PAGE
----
Syria's Way of the Cross
Bombs, kidnapping and financial extortion are among the problems facing Syria's Christians, the leader of the country's Catholics told a meeting in Westminster Cathedral Hall.
Speaking to more than 300 benefactors of Catholic charity Aid to the Church in Need, Patriarch Gregorios III – the head of the Melkite Greek Catholic Church – said: "Syria is experiencing a lengthy, bloody way of the cross, stretching along all the country's roads."
The patriarch, who is president of the Assembly of Catholic Hierarchs in Syria, added: "You may think that it is safe here or unsafe there, but at any moment you may be killed by bomb, missile or bullet, not to mention being kidnapped or taken hostage for ransom, or murdered."
Christians have been targeted because they are seen as "a weak element" and a source of ransom, according to the head of the Melkite Church.
Patriarch Gregorios III said: "A lot of our priests, our people, our relatives and friends have been kidnapped."
Recalling events at Maaloula last month, where jihadists tried to force Christians to convert to Islam, the patriarch reported that a number of villagers were still missing – and all the residents had fled.
The Melkite leader said: "Six have been kidnapped since 4th September, we don't know where they are."
According to the patriarch 450,000 Christians have left Syria or are internally displaced, including all of his father's family.
Patriarch Gregorios described how in some places Islamist extremists were making life difficult for civilians.
He said: "Yabroud is controlled not only by opposition troops but also by some jihadists – not only by the opposition, the opposition is OK, but jihadists are something else.
"They have to pay their share as Christians, monthly since the beginning of 2012, $35,000 a month – the share of the Muslim is also maybe more.
"But now in spite of paying this monthly amount, on the 27 September and now on the 16th October, the old church of Yabroud, of Constantine and Helena, was shelled by bombs – it was a church before Christianity, it was a temple of Jupiter and converted, an old beautiful church – they put bombs in the church and they discovered two bombs but they dismantled them."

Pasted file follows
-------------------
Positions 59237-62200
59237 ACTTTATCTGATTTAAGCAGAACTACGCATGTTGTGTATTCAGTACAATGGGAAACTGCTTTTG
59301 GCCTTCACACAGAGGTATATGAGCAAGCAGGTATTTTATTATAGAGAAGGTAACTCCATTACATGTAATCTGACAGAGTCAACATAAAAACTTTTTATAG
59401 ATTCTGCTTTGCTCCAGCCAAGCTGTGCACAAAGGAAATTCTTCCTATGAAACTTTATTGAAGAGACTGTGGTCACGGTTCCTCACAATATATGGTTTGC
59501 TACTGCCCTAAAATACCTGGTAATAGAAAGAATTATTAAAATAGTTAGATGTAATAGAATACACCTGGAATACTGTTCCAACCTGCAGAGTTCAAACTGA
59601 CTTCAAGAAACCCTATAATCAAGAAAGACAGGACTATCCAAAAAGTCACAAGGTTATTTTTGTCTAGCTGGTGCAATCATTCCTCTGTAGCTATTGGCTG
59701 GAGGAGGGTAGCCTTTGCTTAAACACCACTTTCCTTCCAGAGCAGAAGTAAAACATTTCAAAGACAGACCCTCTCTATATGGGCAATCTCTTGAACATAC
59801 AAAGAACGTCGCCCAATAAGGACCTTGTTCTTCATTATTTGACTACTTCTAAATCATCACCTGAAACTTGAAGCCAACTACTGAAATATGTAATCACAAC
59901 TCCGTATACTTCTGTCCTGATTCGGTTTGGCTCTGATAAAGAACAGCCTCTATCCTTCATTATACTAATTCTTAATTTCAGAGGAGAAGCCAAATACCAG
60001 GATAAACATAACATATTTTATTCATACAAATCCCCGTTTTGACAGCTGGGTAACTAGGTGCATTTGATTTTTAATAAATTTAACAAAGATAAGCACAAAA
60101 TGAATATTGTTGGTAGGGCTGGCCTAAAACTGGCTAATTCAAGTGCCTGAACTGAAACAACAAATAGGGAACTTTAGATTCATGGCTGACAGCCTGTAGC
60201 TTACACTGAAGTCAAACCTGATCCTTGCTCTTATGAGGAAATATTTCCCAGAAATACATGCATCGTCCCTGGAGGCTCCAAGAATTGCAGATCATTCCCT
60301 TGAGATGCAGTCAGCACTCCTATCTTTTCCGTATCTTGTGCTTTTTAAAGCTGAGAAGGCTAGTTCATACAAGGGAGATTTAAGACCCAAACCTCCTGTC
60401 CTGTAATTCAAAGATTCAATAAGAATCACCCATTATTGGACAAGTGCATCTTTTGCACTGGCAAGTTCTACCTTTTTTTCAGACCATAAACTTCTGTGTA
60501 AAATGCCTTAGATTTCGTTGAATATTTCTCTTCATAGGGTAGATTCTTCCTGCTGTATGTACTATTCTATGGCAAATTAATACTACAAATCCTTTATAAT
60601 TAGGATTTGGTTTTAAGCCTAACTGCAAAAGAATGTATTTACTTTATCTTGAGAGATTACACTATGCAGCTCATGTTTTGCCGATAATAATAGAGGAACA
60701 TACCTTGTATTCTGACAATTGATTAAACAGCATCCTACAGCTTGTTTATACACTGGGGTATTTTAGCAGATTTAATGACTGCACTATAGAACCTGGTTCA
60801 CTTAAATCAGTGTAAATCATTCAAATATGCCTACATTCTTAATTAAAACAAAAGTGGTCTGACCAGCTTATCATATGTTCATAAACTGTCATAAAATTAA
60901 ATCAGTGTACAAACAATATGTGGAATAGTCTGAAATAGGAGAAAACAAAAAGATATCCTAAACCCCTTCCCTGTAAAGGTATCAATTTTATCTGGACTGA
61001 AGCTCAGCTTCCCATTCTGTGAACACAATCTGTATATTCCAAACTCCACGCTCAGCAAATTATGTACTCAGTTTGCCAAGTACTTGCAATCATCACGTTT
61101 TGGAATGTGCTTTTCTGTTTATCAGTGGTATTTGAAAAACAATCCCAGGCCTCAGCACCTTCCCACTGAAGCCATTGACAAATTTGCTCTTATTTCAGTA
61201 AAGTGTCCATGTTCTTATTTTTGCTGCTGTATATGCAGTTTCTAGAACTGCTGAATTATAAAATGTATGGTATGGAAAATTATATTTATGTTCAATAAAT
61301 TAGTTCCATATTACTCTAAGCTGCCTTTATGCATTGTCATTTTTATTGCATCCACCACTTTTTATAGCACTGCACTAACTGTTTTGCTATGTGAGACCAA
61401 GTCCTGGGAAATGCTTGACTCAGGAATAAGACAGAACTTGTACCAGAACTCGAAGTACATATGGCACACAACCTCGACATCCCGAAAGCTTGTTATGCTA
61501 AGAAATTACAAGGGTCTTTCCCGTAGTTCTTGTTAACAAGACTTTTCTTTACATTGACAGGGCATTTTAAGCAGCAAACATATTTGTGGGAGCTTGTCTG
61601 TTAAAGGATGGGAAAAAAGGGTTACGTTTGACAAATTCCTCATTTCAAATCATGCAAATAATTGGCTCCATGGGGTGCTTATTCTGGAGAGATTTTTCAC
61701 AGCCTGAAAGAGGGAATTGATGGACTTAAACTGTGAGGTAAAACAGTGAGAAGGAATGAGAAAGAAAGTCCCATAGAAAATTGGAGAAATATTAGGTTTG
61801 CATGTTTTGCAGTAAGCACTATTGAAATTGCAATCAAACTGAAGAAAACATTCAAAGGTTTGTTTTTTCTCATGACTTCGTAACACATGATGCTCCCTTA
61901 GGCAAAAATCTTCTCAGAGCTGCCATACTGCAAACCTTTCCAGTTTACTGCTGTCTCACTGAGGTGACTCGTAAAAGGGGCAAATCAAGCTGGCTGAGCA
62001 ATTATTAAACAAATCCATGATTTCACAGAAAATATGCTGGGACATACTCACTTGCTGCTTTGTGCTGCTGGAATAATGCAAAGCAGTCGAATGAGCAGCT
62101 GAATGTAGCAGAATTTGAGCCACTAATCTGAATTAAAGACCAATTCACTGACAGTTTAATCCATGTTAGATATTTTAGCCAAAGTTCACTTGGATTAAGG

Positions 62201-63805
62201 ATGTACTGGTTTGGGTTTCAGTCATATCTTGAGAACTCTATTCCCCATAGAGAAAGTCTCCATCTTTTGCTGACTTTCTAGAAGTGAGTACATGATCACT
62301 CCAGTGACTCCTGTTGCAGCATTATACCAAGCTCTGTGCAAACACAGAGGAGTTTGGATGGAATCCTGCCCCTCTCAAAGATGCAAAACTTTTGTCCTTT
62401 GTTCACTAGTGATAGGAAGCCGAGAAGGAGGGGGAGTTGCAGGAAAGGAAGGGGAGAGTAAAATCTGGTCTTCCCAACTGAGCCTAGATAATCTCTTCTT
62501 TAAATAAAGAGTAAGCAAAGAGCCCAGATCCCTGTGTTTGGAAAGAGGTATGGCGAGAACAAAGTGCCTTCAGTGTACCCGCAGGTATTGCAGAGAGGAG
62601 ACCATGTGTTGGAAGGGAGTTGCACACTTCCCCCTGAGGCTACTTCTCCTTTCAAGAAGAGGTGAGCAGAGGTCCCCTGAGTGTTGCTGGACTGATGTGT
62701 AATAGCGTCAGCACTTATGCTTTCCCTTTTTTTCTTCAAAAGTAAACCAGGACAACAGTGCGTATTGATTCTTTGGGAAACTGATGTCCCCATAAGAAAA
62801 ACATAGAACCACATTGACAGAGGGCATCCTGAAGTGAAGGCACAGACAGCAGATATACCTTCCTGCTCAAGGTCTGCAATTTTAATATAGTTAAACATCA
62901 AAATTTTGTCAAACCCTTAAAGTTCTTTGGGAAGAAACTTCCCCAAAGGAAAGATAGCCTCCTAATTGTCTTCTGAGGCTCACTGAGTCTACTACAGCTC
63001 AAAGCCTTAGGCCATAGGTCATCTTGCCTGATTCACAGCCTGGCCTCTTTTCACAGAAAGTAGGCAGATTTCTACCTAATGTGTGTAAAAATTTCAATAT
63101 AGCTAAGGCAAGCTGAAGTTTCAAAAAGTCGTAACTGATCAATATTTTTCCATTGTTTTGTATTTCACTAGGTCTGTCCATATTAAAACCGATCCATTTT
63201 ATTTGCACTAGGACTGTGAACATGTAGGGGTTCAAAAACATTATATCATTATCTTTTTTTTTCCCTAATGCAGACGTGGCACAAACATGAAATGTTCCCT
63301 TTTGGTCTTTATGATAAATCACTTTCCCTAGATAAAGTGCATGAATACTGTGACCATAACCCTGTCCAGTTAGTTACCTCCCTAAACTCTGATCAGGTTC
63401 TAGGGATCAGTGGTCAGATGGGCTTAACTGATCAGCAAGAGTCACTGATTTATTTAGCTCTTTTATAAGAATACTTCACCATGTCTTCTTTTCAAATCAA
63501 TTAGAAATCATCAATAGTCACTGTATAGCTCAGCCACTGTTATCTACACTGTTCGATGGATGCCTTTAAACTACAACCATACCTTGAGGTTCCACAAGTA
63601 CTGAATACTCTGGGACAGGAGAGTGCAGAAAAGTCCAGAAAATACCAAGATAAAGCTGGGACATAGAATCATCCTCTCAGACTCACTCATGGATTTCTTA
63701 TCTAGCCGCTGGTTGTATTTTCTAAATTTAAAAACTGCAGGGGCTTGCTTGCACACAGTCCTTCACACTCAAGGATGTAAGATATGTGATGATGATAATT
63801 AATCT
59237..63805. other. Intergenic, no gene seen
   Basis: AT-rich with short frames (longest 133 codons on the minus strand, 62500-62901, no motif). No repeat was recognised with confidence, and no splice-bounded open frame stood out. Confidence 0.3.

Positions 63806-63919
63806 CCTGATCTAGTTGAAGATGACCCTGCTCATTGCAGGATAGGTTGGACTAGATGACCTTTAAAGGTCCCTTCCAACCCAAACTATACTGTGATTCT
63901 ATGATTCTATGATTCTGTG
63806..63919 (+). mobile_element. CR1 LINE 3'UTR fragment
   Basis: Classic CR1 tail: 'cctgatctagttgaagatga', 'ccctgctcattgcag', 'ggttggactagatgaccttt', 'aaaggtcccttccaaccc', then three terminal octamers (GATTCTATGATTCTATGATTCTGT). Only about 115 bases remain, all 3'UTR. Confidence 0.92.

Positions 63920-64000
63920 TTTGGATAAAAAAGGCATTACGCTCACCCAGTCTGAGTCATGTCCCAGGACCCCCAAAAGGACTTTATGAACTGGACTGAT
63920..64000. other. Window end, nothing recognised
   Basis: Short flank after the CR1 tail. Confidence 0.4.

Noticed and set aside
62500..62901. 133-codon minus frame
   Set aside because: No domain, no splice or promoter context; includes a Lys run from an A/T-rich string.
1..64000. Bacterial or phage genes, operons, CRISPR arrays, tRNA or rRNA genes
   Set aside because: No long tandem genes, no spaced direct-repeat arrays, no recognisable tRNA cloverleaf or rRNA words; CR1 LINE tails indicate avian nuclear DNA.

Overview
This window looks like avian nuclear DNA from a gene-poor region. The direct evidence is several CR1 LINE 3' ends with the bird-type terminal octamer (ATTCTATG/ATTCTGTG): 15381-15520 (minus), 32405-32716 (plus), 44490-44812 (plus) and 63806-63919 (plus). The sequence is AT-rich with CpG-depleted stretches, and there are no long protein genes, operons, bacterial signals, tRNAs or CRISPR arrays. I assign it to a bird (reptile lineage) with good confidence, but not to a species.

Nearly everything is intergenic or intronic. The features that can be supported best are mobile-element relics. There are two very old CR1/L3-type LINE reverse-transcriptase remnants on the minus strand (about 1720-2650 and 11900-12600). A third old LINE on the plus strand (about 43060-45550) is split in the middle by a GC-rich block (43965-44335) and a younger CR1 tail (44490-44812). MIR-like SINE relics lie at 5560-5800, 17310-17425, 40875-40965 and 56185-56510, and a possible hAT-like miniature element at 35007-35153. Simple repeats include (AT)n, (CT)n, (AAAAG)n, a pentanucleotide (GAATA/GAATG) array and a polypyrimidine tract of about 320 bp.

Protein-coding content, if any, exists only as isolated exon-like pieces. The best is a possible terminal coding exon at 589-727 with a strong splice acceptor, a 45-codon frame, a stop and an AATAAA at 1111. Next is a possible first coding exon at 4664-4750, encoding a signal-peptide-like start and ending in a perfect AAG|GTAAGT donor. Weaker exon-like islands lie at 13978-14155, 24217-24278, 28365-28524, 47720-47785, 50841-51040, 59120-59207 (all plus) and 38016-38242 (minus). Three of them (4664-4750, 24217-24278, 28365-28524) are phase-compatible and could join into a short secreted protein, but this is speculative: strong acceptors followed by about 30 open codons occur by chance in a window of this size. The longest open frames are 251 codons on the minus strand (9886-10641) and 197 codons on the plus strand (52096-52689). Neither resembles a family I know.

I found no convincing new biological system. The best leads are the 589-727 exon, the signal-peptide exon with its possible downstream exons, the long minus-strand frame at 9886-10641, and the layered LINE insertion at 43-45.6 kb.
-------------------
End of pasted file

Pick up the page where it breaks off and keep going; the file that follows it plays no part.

One was planted in the confessional.
He stressed that many ordinary Muslims had suffered as well as Christians, and described the country's history of religious harmony between the faiths – according to the patriarch most jihadists came from outside Syria to join the fighting.
Also speaking were Sister Hanan of the Good Shepherd Sisters, who described the congregation's work with refugees in Lebanon, and John Pontifex, who talked on ACN's new report about the oppression of Christians – Persecuted and Forgotten?
Highlighting the situation in the Middle East and Nigeria, John Pontifex paid tribute to the courage and determination of Christians to witness to their Faith despite the hardships and persecution which they have endured.
Sister Hanan described help being given to "women and children who have been wounded by life's circumstance" at the medical centre they run in Beirut.
She thanked ACN's benefactors for their "generous and open hearts", echoing the patriarch's gratitude: "I would also like to thank very, very much this wonderful charity, Aid to the Church in Need".